What is Indonesia?
lnp3 at panix.com
Sun Aug 18 08:54:36 MDT 2002
The Economist, April 17, 1993
The long march
by Gideon Rachman
INDONESIA'S long march from poverty is nearly over. By 2000 the country,
once a pauper among nations, should have joined the emergent middle
class. The rise of a richer Indonesia will be more than just another
Asian economic success story. With 184m citizens, Indonesia is now the
world's fourth most populous nation. During the 1960s western
strategists fretted about the possibility of Indonesia going communist.
During the 1980s, after the Iranian revolution, they worried that
Indonesia, which has a larger Muslim population than any other country
in the world, might see a rise in Islamic fundamentalism. In the 1900s
the rest of the world should be able to concentrate on opportunities
rather than threats, as Indonesia becomes an ever-larger cog in the
global economy. The scale of Indonesia's economic achievements is
remarkable. In 1967, when the president, Suharto, first took that job,
Indonesia's GNP of $ 70 per person meant that it was twice as poor as
India or Bangladesh. Since then Indonesia's economy has grown at a rate
of almost 7% a year in real terms. In 1970 almost 60% of the population
lived in poverty. By 1990 that figure was down to around 15%. It is
still not hard to find poor Indonesians, whether living by a fetid canal
in Jakarta, the capital, or eking out a living from the land in the
remote eastern provinces. With a GNP per person of around $ 600 -- about
the same as Egypt's -- Indonesia is still a poor country. But unlike
Egypt, Indonesia is making steady progress towards prosperity. As the
World Bank puts it: "If the momentum of development can be maintained,
Indonesia can realistically expect to be a solid middle-income country
with a per-capita income of $ 1,000 by the end of the decade."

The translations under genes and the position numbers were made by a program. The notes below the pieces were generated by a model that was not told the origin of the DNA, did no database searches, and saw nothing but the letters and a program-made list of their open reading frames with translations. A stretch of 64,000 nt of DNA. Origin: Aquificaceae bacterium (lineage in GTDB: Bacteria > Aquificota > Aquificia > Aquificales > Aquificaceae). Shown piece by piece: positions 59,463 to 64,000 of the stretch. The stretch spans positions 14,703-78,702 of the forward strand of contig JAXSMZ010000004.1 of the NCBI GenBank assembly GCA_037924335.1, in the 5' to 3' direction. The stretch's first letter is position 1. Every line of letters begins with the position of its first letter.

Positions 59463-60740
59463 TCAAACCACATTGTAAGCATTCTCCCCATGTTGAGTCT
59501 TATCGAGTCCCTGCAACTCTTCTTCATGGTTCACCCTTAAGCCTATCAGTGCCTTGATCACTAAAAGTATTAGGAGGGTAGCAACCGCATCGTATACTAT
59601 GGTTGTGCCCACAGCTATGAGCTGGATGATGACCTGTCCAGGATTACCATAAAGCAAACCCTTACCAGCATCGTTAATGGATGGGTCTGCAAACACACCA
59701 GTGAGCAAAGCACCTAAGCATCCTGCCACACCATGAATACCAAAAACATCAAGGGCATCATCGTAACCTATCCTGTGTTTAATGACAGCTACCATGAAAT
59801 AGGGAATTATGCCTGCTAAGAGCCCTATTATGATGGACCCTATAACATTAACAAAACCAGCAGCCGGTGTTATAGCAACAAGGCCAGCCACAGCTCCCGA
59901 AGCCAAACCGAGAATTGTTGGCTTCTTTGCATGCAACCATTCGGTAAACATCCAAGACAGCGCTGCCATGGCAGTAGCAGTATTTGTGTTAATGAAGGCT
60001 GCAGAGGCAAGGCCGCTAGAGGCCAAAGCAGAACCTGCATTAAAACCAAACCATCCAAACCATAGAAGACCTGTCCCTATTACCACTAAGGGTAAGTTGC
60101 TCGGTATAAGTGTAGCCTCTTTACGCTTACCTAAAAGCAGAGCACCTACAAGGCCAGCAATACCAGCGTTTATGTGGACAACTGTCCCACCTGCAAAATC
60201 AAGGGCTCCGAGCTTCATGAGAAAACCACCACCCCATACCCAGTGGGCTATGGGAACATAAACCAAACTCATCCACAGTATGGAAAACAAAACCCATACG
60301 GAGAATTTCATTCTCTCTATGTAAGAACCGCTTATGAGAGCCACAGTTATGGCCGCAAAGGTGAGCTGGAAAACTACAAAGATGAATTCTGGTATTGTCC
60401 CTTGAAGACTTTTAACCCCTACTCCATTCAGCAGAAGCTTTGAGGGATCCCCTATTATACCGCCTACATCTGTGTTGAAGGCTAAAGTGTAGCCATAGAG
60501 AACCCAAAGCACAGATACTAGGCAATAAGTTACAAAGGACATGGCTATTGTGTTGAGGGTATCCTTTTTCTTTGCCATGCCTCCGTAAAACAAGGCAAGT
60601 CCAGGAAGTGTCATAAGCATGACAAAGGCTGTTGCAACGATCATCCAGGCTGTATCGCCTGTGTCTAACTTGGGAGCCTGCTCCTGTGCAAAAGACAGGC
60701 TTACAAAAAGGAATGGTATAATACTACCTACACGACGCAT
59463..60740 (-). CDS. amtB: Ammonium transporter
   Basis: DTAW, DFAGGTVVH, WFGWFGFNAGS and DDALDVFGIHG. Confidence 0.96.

NY Times, Aug. 18, 2002
For Some Indonesians, Echoes of 'Coolie' Nation
By JANE PERLEZ
NUNUKAN, Indonesia, Aug. 15 -- Bent with the strain of balancing 12
years' of belongings, Zainal, a migrant worker who had just been
expelled from Malaysia, struggled to board a navy boat that would take
him back to his village. His long run of work abroad had abruptly come
to an end.
Two of his three children tottered along with him, clutching at his
arms, their faces tight with fear. Born in neighboring Malaysia, they
had never seen their parents' home country.
"I had to leave my job at the watermelon plantation and I have no money
for a new passport and a work permit," said Mr. Zainal, who like many
Indonesians uses only one name, as he headed for the gangplank.
Day after day, thousands of Indonesian migrant workers have been sailing
to their home provinces from this equatorial port, fleeing new laws in
Malaysia that took effect on Aug. 1. The laws call for the imprisonment
and caning of illegal workers and heavy penalties for their employers.
Thousands more expelled workers linger in the rickety town here,
waiting, they say, for documents that will allow them to return legally
to Malaysia, where the money is good and their heavy labor on
construction sites and plantations is in demand.
They are sleeping on the streets, on verandas and, if they are lucky, in
packed tents or halls, where they find a roof over their head and
minuscule packets of rice for sustenance. At least 21 workers have died
here in the last two weeks. At the sole medical clinic, several migrant
workers lay on the floor, the cause of their illnesses unknown because
there was no doctor to offer a diagnosis, and virtually no medical
As many as 400,000 Indonesian migrant workers have returned to Indonesia
through various entry points, according to government estimates, with
the biggest surge in the last several weeks. Their unexpected appearance
in Indonesia is likely to add to the nation's 40 million unemployed, out
of a population of 228 million.
More deeply, the images of the young men, elderly women and distraught
families being pushed out of a neighboring country where people speak a
similar language, look the same and share the Muslim religion has
reawakened an old debate: What is Indonesia?
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